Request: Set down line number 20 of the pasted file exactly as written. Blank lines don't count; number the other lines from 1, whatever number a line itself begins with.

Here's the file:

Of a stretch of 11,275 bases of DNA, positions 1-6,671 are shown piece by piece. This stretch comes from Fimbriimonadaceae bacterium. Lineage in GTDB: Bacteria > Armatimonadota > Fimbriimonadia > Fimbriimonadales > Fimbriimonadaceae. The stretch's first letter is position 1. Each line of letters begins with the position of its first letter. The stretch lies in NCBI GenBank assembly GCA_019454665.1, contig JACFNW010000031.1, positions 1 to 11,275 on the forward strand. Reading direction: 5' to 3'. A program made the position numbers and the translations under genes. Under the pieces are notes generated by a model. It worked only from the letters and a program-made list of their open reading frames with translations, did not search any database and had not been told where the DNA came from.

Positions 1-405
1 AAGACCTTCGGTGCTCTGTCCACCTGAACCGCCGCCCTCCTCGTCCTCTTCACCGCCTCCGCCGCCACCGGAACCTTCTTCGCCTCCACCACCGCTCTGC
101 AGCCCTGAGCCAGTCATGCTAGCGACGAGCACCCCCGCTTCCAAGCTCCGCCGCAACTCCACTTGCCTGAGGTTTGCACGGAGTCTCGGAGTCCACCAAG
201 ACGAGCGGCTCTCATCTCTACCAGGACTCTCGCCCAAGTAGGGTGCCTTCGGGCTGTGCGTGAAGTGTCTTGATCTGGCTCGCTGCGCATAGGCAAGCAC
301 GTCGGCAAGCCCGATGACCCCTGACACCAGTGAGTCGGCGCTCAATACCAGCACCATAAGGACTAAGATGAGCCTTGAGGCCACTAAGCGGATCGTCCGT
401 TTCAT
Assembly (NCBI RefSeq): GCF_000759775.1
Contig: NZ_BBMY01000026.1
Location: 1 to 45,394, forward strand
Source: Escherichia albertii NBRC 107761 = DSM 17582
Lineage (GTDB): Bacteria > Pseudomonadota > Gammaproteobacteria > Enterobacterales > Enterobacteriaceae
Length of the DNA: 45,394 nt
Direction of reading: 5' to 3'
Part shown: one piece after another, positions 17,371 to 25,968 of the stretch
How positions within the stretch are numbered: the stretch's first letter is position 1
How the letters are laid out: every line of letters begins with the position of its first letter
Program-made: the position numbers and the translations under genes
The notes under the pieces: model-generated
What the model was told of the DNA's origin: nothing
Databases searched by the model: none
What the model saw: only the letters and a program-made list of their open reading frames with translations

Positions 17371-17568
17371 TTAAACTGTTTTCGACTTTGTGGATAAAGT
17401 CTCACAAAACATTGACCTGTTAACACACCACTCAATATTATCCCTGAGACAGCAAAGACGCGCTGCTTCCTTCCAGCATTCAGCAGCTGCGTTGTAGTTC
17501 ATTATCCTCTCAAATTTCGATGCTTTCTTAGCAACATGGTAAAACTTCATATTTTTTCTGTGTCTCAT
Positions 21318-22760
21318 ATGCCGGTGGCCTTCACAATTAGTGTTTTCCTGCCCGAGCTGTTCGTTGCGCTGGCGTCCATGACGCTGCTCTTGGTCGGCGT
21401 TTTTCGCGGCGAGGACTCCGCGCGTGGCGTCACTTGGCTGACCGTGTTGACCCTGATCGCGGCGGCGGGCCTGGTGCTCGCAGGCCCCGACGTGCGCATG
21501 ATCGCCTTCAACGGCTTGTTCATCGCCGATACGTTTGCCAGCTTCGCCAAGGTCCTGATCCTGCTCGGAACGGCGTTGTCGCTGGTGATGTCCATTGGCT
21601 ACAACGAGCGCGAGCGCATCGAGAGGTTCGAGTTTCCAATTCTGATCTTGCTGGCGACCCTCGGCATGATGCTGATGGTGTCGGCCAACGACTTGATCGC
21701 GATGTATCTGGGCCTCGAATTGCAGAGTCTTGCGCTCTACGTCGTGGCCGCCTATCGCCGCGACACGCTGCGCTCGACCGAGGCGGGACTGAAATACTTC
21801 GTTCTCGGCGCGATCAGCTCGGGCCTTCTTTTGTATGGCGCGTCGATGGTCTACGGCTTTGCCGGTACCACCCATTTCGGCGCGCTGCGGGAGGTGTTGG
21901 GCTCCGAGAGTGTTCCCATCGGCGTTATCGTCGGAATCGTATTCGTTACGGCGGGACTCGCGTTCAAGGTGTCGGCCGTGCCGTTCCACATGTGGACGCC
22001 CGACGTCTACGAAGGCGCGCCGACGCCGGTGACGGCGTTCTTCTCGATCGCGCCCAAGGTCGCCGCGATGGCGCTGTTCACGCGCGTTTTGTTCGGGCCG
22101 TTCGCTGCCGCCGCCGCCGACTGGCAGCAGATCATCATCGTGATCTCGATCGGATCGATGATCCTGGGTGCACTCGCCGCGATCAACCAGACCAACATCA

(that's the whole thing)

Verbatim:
What the model was told of the DNA's origin: nothing